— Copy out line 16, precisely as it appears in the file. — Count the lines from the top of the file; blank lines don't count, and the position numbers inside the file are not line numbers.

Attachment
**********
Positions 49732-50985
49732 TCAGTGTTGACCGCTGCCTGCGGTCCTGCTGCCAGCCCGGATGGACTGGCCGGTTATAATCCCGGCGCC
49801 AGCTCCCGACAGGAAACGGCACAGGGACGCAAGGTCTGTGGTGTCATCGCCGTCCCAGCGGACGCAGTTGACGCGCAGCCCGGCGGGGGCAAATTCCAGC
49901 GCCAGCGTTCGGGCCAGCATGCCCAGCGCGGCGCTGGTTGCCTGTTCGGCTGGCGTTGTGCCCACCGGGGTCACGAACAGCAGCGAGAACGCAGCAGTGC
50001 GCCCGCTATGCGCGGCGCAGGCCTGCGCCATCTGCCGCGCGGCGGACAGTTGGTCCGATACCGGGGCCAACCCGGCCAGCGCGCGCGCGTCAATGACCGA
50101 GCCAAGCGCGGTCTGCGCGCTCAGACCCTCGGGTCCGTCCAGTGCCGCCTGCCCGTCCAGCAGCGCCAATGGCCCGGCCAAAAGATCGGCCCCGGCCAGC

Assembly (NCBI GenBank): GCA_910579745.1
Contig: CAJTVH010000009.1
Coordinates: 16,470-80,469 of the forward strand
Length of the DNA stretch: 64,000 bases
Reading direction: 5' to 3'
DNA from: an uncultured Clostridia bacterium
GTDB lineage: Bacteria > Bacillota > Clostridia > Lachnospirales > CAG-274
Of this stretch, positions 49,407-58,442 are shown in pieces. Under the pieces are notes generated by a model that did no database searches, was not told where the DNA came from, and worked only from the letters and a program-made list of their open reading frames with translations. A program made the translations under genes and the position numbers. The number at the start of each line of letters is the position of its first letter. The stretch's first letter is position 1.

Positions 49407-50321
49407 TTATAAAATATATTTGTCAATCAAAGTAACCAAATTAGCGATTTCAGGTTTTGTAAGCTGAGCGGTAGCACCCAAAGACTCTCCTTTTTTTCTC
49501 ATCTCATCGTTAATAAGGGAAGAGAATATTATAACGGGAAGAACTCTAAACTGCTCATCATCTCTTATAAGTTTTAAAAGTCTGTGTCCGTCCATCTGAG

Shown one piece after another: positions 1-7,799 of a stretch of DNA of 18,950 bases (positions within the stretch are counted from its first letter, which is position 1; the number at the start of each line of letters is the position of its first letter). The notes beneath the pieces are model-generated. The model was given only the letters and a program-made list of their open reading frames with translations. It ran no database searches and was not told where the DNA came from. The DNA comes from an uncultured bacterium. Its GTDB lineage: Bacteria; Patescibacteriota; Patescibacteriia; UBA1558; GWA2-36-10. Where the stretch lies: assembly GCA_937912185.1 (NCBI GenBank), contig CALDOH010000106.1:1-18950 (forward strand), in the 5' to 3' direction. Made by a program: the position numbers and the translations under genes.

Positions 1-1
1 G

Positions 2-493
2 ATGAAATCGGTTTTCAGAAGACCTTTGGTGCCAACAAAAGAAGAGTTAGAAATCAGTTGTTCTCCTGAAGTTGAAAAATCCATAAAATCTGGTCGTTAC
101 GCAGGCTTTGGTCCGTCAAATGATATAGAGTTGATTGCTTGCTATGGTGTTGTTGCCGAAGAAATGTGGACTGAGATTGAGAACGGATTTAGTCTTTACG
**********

49407 TTATAAAATATATTTGTCAATCAAAGTAACCAAATTAGCGATTTCAGGTTTTGTAAGCTGAGCGGTAGCACCCAAAGACTCTCCTTTTTTTCTC